- It’s part of a long pattern, and a long history of brutality against the Palestinian people and the people of Gaza and going right back to the Nakba and since then.
- The organizing that has been going on has been definitely stepping up. We’ve all seen the photos of protests around the world. London had a huge one, and South Africa and this country.
- Netanyahu recently held a press conference that was translated from Hebrew, that there cannot be a situation in which we relinquish security control of the territory west of the river Jordan.
- If we look at what happened in 1948, with the Nakba, what happened in 67 when Israel occupied more territory and displaced thousands upon thousands more Palestinians. Palestinians have been arrested more systematically, increased colonization of land, including during the supposed peace process.
- I’m one of many many people and groups that are doing organizing and as you know I’ve chosen to do my activism with a number of different groups.
- One of them Jewish Voice For Peace, Jews Say No and have also become part of a project, The Nakba Education Project, specifically because we think there is a great need in the American Jewish community and more broadly for the Nakba to be front and center which also addresses issues of the right of return.
- For our organizing, I think that the Palestinian led movement, for Boycott Divestment and Sanction at this particular moment becomes more important than ever as we’re protesting the brutality of the Israeli government.
- Jewish Voice For Peace – we hold ourselves accountable as a Jewish group that needs to do our work within the Jewish community and at the same time be a very respectful, responsible and responsive partner to the Palestinian led movement for BDS and for justice in Palestine.
- There are so many ways to connect.
- Now, you can be an Alternet, a Mondoweiss, an ElectronicIntifada, really wonderful places that speak the truth.
- There are organizations like the IMEU, The Institution For Middle East Understanding.
- JVP alone has had 50 thousand new people at least who asked to be on their mailing list. I’m pretty sure that’s happened with lots of groups across the country.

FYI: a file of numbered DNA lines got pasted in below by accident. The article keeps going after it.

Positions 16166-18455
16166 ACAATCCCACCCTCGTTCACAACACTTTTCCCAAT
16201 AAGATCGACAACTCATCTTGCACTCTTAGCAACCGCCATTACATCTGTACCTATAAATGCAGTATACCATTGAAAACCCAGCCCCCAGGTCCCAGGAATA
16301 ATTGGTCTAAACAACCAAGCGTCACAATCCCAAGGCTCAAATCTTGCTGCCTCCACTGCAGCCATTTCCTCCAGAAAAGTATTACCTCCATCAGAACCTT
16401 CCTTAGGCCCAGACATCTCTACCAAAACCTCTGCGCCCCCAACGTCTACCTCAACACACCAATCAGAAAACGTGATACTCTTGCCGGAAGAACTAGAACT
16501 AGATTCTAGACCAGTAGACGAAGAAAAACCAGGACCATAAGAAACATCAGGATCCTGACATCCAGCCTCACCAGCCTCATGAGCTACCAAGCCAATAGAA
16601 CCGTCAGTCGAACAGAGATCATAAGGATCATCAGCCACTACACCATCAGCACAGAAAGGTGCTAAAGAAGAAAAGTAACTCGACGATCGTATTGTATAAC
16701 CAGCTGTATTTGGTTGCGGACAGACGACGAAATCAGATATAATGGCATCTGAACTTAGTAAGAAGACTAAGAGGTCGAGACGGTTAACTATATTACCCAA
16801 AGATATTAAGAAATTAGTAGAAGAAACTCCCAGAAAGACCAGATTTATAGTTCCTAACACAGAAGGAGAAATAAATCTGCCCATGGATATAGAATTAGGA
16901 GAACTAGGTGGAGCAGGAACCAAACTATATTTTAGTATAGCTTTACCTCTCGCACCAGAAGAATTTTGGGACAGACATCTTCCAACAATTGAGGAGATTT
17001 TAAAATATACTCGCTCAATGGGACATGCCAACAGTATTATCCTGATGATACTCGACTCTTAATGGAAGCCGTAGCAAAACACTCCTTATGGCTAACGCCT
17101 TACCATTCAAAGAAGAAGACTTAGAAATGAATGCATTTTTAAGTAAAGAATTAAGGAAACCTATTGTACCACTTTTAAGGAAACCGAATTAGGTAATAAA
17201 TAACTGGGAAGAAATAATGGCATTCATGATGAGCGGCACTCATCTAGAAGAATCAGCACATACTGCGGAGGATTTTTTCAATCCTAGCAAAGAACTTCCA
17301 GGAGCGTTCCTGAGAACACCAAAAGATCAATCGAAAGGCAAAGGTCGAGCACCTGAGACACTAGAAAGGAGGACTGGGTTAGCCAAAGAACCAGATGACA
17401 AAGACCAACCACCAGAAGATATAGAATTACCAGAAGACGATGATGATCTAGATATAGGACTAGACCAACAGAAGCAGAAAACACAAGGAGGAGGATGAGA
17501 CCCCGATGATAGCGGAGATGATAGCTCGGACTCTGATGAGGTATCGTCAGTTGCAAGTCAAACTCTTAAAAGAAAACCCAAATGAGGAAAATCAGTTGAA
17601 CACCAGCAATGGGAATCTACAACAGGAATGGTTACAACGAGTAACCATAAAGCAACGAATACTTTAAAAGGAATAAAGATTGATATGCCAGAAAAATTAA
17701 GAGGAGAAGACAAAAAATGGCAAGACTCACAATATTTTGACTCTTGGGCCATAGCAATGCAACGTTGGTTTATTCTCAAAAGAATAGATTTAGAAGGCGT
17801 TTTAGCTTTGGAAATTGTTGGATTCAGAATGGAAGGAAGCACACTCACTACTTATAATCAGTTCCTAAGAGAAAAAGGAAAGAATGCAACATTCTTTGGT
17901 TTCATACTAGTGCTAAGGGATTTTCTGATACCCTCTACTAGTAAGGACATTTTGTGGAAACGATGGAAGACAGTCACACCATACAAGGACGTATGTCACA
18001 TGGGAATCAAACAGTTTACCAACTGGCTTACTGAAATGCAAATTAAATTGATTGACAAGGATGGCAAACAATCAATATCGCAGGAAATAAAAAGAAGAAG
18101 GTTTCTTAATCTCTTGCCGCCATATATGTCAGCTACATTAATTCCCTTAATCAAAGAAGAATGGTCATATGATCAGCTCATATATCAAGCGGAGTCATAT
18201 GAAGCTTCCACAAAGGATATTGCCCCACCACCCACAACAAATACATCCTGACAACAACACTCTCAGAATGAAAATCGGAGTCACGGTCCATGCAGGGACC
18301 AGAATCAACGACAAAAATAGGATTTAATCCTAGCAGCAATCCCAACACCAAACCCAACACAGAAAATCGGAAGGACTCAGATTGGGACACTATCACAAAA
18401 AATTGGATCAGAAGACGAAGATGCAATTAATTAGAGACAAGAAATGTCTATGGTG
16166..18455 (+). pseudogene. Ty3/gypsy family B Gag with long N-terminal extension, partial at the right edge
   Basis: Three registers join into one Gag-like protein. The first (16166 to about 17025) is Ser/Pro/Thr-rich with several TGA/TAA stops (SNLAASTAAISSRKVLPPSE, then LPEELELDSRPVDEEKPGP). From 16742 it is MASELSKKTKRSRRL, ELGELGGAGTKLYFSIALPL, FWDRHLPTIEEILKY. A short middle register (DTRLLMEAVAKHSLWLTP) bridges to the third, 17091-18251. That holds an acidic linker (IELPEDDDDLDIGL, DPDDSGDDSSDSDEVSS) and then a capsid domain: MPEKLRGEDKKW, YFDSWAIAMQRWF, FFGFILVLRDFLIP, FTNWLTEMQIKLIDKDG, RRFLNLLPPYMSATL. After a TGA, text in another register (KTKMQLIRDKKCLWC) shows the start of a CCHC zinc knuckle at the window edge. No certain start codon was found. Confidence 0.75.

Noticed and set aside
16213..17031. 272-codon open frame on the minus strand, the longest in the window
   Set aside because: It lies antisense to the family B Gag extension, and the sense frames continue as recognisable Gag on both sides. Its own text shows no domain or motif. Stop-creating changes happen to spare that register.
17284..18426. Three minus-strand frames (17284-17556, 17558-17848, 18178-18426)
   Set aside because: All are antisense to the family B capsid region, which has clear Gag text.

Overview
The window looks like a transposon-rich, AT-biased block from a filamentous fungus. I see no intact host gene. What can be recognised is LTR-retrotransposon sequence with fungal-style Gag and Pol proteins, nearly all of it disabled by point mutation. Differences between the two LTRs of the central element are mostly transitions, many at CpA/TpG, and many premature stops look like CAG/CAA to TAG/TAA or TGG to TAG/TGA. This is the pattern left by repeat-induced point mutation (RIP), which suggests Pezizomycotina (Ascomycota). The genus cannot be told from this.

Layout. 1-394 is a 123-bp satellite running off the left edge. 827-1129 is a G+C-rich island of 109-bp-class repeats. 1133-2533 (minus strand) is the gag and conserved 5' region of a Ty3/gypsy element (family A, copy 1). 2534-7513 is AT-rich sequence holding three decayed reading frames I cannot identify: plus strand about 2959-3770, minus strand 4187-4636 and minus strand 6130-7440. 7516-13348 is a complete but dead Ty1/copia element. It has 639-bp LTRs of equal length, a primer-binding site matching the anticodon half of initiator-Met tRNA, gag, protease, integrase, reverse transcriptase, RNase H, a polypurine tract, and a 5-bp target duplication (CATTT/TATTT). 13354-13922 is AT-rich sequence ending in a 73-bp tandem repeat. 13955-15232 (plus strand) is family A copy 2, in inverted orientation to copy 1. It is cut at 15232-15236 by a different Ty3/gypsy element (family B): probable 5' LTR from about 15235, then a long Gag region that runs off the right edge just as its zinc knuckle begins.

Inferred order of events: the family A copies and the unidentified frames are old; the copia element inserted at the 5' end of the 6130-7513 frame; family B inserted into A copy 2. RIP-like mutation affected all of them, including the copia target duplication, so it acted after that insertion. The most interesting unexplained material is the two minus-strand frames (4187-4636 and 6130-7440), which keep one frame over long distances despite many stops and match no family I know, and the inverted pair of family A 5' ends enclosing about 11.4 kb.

- The Israeli propaganda machine is so strong buttressed by the US government propaganda.
- Demonstrations have been huge . . . and the acts of civil disobedience.
- My background is that I grew up with deeply committed Jewish parents who taught me to stand up for justice whenever and wherever and to be proud of who I was and never think I was better than another human being.
- That was the framing through which I grew up. I thought I was going to connect to Israel and at first connected to what was called the Marxist-Zionist movement, which I understand is rather an oxymoron.
- I think what I hadn’t looked at was the Nakba. In 1989 I was involved with the Road to Peace Conference which was held at Columbia University between Knesset members and PLO officials and it was illegal for Israeli Knesset members to meet with PLO officials so Edward Said arranged for us to be at Columbia.
- I had been told there’s no group to talk with on the other side meaning the Palestinian side. Every group within Palestinian civil society and Palestinian political life showed up at the conference.
- There are increased BDS actions that are taking place. BDS Initiatives Grow Around The World
- BDSmovement.net / Endtheoccupation.org / JewishVoiceForPeace.org / Adalah.org / Contact – JewsSayNo@gmail.com /
Guest – Donna Nevel, an organizer with Jewish Voice For Peace, she’s also a community psychologist and educator, coordinates the Participatory Action Research Center for Education Organizing (PARCEO) in partnership with the Educational Leadership Program at NYU Steinhardt, where she teaches PAR. She has been a long-time organizer for equity and racial justice in public education. She has been involved with Palestine/Israel peace and justice work since the 1970′s and is also part of groups to challenge Islamophobia and anti-Arab racism.